Third-generation fisherman Bart Butson knows all too well that thrilling tug on the end of a line.
The Port Wakefield local has spent almost as much time on water as he has on land, and says there is no better place to wet a line in than South Australian seas.
“We have the best fishing in the world,” he says.
Brand SA News caught up with the experienced haul net fisherman to gain an insight into what it’s like to fish for a living.
And, of course, we included some of his favourite spots to throw a line.
“When I’m out there and my phone’s not ringing, it feels like I’m on the only person on earth,” he says.
“I’ve always been around fish. I used to complain to my mother when I was three years of age that I wanted to go fishing and she’d give in and let me go.”
The 45-year-old has fished under a professional fishing license since the 1990s and follows in his grandfather Ronald and father Robert’s fishing footsteps.
His brother is also a professional fisherman on the Eyre Peninsula.
Bart sends his fish to two Port Wakefield businesses, as well as SAFCOL and selected Foodland supermarkets in Adelaide.
His respect for the ocean and the state’s seafood industry is obvious through his sustainable practices and his dedication to Wildcatch Fisheries SA’s Fair Fish initiative.
It involves Bart’s freshly caught seafood being plated up in high-end Adelaide restaurants within hours.
“Twelve hours after I catch it, people are eating it,” he says.
While Bart is a true professional, fishing for fun is an important part of SA’s tourism industry.
Read on for the best places to explore this beautiful, 3800km-long coast of ours.
1. Port Wakefield, Yorke Peninsula.
You probably know Port Wakefield for its roaring hot meat pies or perhaps your last chance for a loo stop before hitting the highway again.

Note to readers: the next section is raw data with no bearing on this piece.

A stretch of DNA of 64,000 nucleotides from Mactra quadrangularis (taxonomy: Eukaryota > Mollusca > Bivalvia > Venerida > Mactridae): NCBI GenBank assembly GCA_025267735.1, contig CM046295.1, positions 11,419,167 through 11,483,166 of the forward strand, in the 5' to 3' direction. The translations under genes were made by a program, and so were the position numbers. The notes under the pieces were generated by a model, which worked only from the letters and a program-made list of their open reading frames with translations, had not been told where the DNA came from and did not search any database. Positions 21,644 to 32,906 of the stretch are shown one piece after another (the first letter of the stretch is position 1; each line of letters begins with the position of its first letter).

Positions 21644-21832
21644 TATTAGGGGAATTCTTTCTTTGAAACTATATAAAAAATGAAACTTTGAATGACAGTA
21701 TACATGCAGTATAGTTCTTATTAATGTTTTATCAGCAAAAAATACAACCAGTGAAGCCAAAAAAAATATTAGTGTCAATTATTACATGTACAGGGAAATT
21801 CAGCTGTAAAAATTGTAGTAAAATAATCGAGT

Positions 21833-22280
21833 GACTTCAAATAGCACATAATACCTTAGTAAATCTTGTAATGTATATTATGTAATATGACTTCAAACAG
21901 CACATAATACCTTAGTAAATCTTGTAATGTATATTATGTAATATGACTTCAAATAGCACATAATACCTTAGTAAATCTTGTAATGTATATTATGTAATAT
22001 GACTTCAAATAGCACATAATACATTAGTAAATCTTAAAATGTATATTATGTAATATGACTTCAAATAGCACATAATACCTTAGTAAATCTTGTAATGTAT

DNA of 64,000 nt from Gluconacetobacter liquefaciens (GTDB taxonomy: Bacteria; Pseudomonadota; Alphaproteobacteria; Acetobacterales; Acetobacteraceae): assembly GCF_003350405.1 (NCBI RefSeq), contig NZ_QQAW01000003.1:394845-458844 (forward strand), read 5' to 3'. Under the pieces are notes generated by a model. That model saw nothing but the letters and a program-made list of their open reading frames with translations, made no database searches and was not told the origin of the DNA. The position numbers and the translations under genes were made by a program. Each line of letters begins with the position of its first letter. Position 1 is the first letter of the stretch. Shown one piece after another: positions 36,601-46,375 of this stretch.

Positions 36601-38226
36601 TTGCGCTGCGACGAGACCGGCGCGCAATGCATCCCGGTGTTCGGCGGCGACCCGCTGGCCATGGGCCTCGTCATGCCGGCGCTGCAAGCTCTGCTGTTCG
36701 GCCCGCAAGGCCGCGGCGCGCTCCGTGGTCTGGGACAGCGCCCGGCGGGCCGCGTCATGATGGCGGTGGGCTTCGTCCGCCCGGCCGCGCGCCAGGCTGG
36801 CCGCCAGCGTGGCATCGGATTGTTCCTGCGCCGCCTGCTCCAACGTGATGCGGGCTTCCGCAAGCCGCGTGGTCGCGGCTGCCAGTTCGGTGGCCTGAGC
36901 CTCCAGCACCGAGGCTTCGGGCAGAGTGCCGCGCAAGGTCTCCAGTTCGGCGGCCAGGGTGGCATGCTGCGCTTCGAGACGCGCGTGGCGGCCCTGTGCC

Bart says the often underrated Port Wakefield is a “beautiful, historic and quaint little town” offering good fishing and crabbing spots.
2. Kangaroo Island.
It’s one of the best places to jump on a fishing charter and learn from the experts.
For less serious fishers, Kingscote’s long jetty won’t disappoint with regular yields of tommies, squid, garfish, leatherjackets and snook.
3. Backstairs passage.
These waters between the mainland off Cape Jarvis and Kangaroo Island are renowned for whopping snapper, nannygai, tuna and sharks.
But it’s not for the faint hearted, inexperienced fishermen or small boat owners.
The waters are around 50-60m deep, with fast moving currents and steep waves when tides go against the winds.
4. Port Hughes old lighthouse, Yorke Peninsula.
About 15km offshore, west from the Port Hughes boat ramp, is the old light house.
Be wary of shallow waters close to the structure, but the area is excellent for good sized garfish and snapper (which must only be fished in season).
5. Port Vincent, Yorke Peninsula.
About two-and-a-half hours from Adelaide, Port Vincent is good blue swimmer crab territory and promising for whiting and squid.
Far offshore is well known for whiting, while anglers with tinnies can simply drift with a squid jig close to the shore.
6. Whyalla, Eyre Peninsula.
This is the place for “big reds”, a.k.a snapper.
Point Lowly is a good spot for these prized fish, but you must wait until the SA snapper season opens on December 15, with some selected areas closed until January 31. Be sure to also check size, bag and boat limits.
7. Port Neill, Eyre Peninsula.
A beautiful Eyre Peninsula town with white, sandy beaches and clear waters.
For land-based anglers the jetty is perfect for tommies and squid, while many of the beaches are good for yellowfin whiting and even bronze whalers!
Boaties in the area have been known to catch good feeds of King George whiting.
8. Farm Beach, Coffin Bay, Eyre Peninsula.
About half-hour from Coffin Bay on the west coast is Farm Beach, a superb whiting ground.
If fishing by boat, you’ll need to access the area by launching from the beach with a tractor or make the 15km trip from the Coffin Bay boat ramp.
9. Mt Camel Beach, Eyre peninsula.
Mt Camel Beach is a land-angler’s paradise. Nestled in the sand dunes, it’s an excellent spot for surf fishing for salmon.
10. Port MacDonnell, Limestone Coast.
This Limestone Coast gem is ideal for bluefin tuna.
These fish are powerful fighters, and lots of fun to reel in (if you’re lucky enough!)
When fishing in SA, you must follow the rules to ensure we can continue to enjoy a world-class and sustainable seafood supply.
Size, bag and boat limits apply, as do seasonal closures, aquatic reserves and restrictions on protected species.
Visit the PIRSA website or call the Fishwatch hotline on 1800 065 522 for more information.